EE/Barred Rock- -Barred EEs Roo or pullet?

Discussion in 'What Breed Or Gender is This?' started by clawstar, Dec 21, 2016.

  1. clawstar

    clawstar Chillin' With My Peeps

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    [​IMG]

    Is this guy (front and center) a little rooster? I just want to make sure I'm sexing them by their pea combs correctly. I'll post individual photos tomorrow! They are barred EEs? Well barred rock EE mixes. They have darker legs like their mom (EE) along with cheeks and beard. Photo is a week old. They (the pullets) will lay green eggs right?
     
  2. donrae

    donrae Hopelessly Addicted Premium Member

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    The bird in front does look like a little cockerel.

    What color egg does momma lay? And, she's the biological momma, right?

    If she lays blue, you'll probably get all green egg laying pullets.

    If she lays green, you'll likely have a mix of green and brown eggers.

    They're sure cute--I love barred EE, with the beard and muffs [​IMG]
     
  3. Lady of McCamley

    Lady of McCamley Overrun With Chickens

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    I agree the middle bird looks to be a rooster.

    If EE mom is the biological mother, and a Barred Rock is the father, then you'll statistically get 50% brown or 50% green.

    Whether mom lays blue or green doesn't matter as she is an EE hybrid and likely only has 1 blue gene to pass along to her offspring.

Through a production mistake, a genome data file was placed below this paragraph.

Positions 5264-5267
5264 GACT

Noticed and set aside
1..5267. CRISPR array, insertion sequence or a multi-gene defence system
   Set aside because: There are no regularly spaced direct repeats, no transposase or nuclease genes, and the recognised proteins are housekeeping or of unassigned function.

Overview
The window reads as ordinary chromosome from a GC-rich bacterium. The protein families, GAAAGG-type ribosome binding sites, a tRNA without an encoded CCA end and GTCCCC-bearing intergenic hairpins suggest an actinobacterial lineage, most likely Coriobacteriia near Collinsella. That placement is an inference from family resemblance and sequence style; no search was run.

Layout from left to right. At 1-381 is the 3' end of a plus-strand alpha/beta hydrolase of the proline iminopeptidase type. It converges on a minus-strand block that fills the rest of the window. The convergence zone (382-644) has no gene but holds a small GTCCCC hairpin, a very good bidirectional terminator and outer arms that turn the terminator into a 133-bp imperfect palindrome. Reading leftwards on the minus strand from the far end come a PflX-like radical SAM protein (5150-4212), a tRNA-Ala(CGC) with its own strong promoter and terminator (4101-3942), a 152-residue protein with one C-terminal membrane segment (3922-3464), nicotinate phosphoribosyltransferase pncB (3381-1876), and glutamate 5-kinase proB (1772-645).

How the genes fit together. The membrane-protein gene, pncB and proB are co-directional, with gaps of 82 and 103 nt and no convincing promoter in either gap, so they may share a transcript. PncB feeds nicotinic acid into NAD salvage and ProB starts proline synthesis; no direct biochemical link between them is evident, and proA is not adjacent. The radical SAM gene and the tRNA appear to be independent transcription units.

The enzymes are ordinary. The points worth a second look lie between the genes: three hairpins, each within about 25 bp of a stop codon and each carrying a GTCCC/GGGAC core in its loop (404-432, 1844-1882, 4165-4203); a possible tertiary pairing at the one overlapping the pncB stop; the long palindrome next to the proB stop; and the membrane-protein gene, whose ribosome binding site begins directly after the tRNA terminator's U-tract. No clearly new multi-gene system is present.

Blue layer simply means no brown wash to coat the blue shell as it goes down the egg tract. A blue layer bred to a white layer will produce blue eggs, usually light blue as there is only 1 blue gene.

    Green layer means the genetics are present for the brown wash to be added onto the egg shell. If the egg shell is blue, you get green as the end result. If the egg shell is white (no blue gene present as it is dominant), you'll get shades of brown eggs.

    In order to get 100% green layers, you need a purebred 2 blue gene parent with a parent that has brown wash, ie a brown layer. Then every offspring will receive 1 blue gene and brown wash genes (there's about 13 that cause the brown wash).

    How dark those brown genes are determines whether you get green or olive.

    If you start with a hybrid blue/green layer, you automatically almost always start with only 1 blue gene present in the parent meaning 50% of the chicks will get it and 50% won't (as Punnet Squares will show).

    So with an EE/BR combo as parents, you'll get 50% green and 50% shades of brown....as the coin tosses statistically.

    LofMc
     
  4. summerb123

    summerb123 Overrun With Chickens

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    agree with both!
     
  5. clawstar

    clawstar Chillin' With My Peeps

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    Thanks for all the help! I'll be posting pictures of individual chicks soon (well singles of the believed-to-be-Roos) and just one picture of the pullets... somehow Mama hatched 11 of the little things [​IMG]
    Would it be appropriate to sell them as EEs if 50% may lay brown eggs?
     
  6. clawstar

    clawstar Chillin' With My Peeps

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    #1
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    #2
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    #3
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    #4